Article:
I have never worn as many hats as I do now as the founder and CEO of Due. That’s because I’m overseeing its growth and development, marketing, business strategy and daily operations while still managing my personal brand, networking, traveling, doing speaking engagements and more. It never stops, and I love that. However, trying to continually stay on top of everything and do it well is definitely a challenge. It reminds me I’m human and not a superhero.
It takes physical effort, technology and the right mindset to effectively manage everything there is to do. Here are some ways I stay on top of everything:
Keep to a schedule
The most important thing I do is have a formal structure to my day. It keeps me on task, especially on the daily operations work I have to take care of, plus it helps me carve out time for taking care of all aspects of the business. I get up and go to bed at nearly the same time every day so that I can stick to a clockwork schedule.
It takes time at first to plot out what this regimen looks like for you. There are also times I do have to make changes to it, such as when I travel or there are fires to put out. However, the main structure always stays so I know where to get back to once the unexpected is handled.
There is no way I could get as much done if I winged it every day and changed when I got up, ate meals and took care of my email, daily projects and meetings. It’s too easy to lose track of what little time you have this way.
It’s okay to delegate
As part of the physical aspects of tackling everything, I do outsource work and delegate to trusted team members. While I did not always have people around me to help, even a one-man band that is starting small can begin to add freelancers as the budget allows.
It’s important to implement this assistance from the start because there will be a point in time when you suddenly realize you can’t do it all and have to stop to find others who can come on board. Since I’ve always had at least one freelancer from the start, I could delegate more to this person as I scaled up until I could see the freelancer had reached a limit and then I added another.
Physically, I was still tackling it all with my business, but the additional talent that I was managing was handling some of the more time-intensive projects so I could continue focusing on expanding the company. Start with people that you may already trust, including any family or friends who have specific skills that you can work with.
Also, add people that come via referrals from trusted colleagues or those within your network. Later on, you can resort to larger talent pools, but I’ve always worked from the inside out of my circle because I felt more comfortable delegating tasks that impact the state of my business this way.
Technology saves the day
I’m not sure I could actually do everything I do with my business if it wasn’t for technology. It is the true game changer in terms of maximizing time and money. The integrated platforms that I use to track and handle projects, collaborate with others, fill in and file any forms, and communicate with others eliminates many time-consuming tasks. I use automatic bill pay and online payments to handle all my obligations and freelancer payments.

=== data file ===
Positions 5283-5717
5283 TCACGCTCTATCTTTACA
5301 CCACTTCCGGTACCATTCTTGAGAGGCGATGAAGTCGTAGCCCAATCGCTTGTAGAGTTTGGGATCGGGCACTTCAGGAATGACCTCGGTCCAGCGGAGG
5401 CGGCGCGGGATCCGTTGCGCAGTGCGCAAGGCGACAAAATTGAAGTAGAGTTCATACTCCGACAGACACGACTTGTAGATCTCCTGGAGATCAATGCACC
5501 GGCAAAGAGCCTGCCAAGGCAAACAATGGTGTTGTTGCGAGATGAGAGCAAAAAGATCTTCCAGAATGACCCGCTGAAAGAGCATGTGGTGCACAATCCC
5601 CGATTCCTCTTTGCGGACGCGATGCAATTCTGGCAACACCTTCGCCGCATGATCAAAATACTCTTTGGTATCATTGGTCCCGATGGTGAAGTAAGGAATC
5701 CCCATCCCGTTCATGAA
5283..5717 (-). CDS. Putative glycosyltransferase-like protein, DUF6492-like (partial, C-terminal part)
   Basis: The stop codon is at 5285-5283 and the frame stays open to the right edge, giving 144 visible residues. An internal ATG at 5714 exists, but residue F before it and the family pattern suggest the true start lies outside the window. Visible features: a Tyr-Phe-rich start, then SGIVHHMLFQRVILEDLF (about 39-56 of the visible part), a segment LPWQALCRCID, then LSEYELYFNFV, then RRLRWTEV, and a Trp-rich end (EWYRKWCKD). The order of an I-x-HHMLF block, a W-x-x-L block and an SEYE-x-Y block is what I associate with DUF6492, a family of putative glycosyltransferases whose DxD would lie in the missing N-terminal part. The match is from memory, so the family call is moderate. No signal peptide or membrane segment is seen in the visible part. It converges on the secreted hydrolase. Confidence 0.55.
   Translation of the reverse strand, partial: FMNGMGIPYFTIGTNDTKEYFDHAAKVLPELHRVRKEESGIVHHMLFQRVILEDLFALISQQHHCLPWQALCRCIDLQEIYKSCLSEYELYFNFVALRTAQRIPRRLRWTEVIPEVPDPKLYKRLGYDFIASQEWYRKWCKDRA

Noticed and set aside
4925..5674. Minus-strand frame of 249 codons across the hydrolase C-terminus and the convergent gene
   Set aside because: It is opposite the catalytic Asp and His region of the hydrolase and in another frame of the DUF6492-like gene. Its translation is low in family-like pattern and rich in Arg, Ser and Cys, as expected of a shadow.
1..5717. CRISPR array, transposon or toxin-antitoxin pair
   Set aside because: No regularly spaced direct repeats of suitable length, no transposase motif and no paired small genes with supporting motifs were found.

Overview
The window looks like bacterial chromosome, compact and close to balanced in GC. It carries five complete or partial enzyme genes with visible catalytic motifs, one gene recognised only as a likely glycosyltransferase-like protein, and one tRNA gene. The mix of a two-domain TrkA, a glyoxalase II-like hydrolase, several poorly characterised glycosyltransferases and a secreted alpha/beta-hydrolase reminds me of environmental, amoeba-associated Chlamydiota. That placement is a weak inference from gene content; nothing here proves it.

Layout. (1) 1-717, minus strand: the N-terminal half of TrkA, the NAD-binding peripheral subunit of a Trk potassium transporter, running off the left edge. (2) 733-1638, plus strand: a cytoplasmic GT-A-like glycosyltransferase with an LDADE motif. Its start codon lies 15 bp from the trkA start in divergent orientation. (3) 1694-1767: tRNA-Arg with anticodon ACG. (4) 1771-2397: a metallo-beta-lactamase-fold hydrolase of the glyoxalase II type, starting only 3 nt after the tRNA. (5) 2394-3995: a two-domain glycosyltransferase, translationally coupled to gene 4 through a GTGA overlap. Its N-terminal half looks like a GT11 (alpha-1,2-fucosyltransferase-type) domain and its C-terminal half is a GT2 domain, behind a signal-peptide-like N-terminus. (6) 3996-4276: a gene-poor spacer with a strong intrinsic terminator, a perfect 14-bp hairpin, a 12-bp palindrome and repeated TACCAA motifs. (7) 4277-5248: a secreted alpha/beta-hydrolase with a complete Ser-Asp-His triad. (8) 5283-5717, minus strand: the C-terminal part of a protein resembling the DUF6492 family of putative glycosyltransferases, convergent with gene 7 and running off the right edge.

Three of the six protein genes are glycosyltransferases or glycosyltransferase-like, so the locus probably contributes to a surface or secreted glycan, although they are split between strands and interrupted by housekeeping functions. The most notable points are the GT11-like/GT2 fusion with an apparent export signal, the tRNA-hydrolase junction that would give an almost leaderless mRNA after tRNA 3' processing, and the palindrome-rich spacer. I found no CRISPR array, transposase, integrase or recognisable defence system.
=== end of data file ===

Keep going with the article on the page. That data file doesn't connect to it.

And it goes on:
I’ve automated as many aspects of my business as possible. That means that social media is handled through tools like Buffer while WordPress, Google Docs and Slack provide time-saving capabilities to oversee marketing, content and communication. I also have apps for my calendar and schedule as well as use my own time-tracking tool to oversee my productivity. Now, I am adding an AI-enabled chatbot to help with email and other basic correspondence.
Look for technology that takes out paperwork, is cloud-based so you can use it anywhere, and that integrates with other tools so you can remove repetitive tasks and automate as much as possible. It’s essentially delegating much of what I do to technology so I work smarter.
Stay mentally ready
I’m ready to take on the world every day and am not put off at all by the mountain of responsibilities I have in running and growing my business. My attitude is “bring it.” It’s important to stay positive, maintain a sense of humor so you see the funny side of even stressful situations, and stay determined to make success happen. I also reflect with gratitude on what I’ve done so far. In looking back, I realise what I was able to accomplish already once seemed impossible so when I look ahead and see hurdles, I know I can fly over them.
Surround yourself with positive people who have a similar perspective and enjoy the same adrenalin rush that comes with tackling everything a business can throw at you. I have a supportive wife, friends and colleagues that are just as positive – if not more – who cheer me on and believe I can do it.
Nothing is perfect. Despite working toward that end, I realise things will happen and to-dos will get overlooked in the rush or when the unexpected comes up and takes over. Recognize where these mistakes occurred, don’t beat yourself up over them, and look for ways to minimise or eliminate those from happening again.
Everything is a learning experience that has been put in front of you for a reason: You can choose to panic or you can see a way to improve it.
No one can truly do it all, especially when you hit that tipping point of growth when you start rapidly scaling up. However, these tips and having an extremely awesome team surrounding you can make you come very close to tackling everything that is thrown at you and doing it well.
This article was originally posted here on Entrepreneur.com.